At this point, you may be wondering why the search page has seen such a small performance improvement since July if it was also affected by the new memcached machines. In fact, the search page saw about the same speedup from the new boxes as the rest of the pages did, but this speedup was balanced out by other changes to the page throughout the past three months. A lot of work has been going on with the search page recently, and it has proven hard to track down any specific changes that have caused regressions in performance. All told, in the past three months we’ve seen a small improvement in the search page’s performance and many changes and improvements to the page from the Search team. Since this is one of our faster pages, we’re happy with a small performance improvement along with the progress we’ve made towards our business goals in the last quarter.

Synthetic Front-End Performance – From Jonathan Klein

As a reminder, these tests are run with Catchpoint. They use IE9, and they run from New York, London, Chicago, Seattle, and Miami every 30 minutes (so 240 runs per page per day). The “Webpage Response” metric is defined as the time it took from the request being issued to receiving the last byte of the final element on the page. These numbers are medians, and here is the data for October 15th, 2014.

Q3-2014-synthetic

Unfortunately load time increased across all pages, with a larger increase on the search page. The overall increase is due to some additional assets that are served on every page. Specifically we added some CSS/JS for header/footer changes that we are experimenting with, as well as some new third party assets.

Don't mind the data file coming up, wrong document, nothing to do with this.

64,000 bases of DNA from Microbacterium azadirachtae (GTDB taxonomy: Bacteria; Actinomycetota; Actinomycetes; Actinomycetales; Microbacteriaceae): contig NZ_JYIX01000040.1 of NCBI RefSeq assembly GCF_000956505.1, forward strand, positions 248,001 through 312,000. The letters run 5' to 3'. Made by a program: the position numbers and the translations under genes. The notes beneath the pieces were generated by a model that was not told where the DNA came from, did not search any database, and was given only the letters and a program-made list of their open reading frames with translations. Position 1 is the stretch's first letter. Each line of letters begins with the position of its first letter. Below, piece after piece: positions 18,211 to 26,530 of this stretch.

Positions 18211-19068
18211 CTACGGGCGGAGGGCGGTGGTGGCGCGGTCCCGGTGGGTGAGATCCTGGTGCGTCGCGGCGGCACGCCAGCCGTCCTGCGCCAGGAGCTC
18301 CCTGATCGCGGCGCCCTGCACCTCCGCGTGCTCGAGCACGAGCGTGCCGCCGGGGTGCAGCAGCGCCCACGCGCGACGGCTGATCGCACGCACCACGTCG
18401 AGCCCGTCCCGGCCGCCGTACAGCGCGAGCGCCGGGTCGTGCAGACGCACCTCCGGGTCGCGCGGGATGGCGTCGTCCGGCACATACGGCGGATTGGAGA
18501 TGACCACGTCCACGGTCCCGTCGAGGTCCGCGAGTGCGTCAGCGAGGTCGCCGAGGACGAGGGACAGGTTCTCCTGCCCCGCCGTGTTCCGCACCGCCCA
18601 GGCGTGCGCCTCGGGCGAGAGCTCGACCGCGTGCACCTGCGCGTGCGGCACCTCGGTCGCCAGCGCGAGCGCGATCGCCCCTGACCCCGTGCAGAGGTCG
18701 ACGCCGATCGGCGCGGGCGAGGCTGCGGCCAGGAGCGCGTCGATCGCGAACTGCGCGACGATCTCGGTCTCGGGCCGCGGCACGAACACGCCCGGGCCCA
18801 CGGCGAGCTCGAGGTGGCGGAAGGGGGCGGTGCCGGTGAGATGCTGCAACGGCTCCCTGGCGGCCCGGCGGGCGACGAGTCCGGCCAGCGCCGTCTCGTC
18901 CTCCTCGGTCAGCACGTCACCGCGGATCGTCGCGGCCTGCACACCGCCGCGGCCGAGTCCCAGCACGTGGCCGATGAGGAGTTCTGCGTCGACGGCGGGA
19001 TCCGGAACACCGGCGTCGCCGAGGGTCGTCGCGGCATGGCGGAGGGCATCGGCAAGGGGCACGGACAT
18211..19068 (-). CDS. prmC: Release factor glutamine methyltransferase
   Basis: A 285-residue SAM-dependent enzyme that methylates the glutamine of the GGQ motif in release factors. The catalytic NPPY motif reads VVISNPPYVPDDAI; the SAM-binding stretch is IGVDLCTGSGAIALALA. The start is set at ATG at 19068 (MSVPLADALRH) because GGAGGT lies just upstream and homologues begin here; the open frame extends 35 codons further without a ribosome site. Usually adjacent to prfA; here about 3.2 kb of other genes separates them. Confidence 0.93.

The larger increase on the search page is due to a redesign of that page, which increased the overall amount of CSS/JS on the page significantly. This pushed up both start render (extra CSS) and Webpage Response (additional page weight, more JS, etc.).

Seeing an increase of 100ms across the board isn’t a huge cause for concern, but the large increase on search warrants a closer look. Our search team is looking into ways to retain the new functionality while reducing the amount of CSS/JS that we have to serve.

Real User Front-End Performance – From Natalya Hoota

So, what are our users experiencing? Let us look at the RUM (Real User Monitoring) data collected by mPulse. First, median and 95% total page load time, measured in seconds.

Q3-2014-RUM-Page-Load

As you see, real user data in Q3 showed an overall, and quite significant, performance regression on all pages.

Page load time can be viewed as a sum of back-end time (time until the browser receives the first byte of the response) and front-end time (time from the first byte until the page is finished rendering). Since we had a significant discrepancy between our RUM and synthetic data, we need a more detailed analysis.

Back-End Time – RUM Data

Our RUM metrics for server-side performance, defined as time to the first byte in mPulse, did not show a significant change since Q2, which matched closely with both our server-side performance analysis and synthetic data. The differences are small enough to be almost within rounding error, so there was effectively no regression.

Q3-2014-RUM-backend

Front-End Time – RUM Data

If synthetic data showed a slight increase in load time, our real user numbers showed this regression amplified. It could be a number of things: internal changes such as our experiments with header and footer, increased number of assets and their handling on clients side, or external factors. To figure out the reasons behind our RUM numbers, we asked ourselves a number of questions:

Q. Was our Q3 RUM data significantly larger than Q2 due to an increase in site traffic?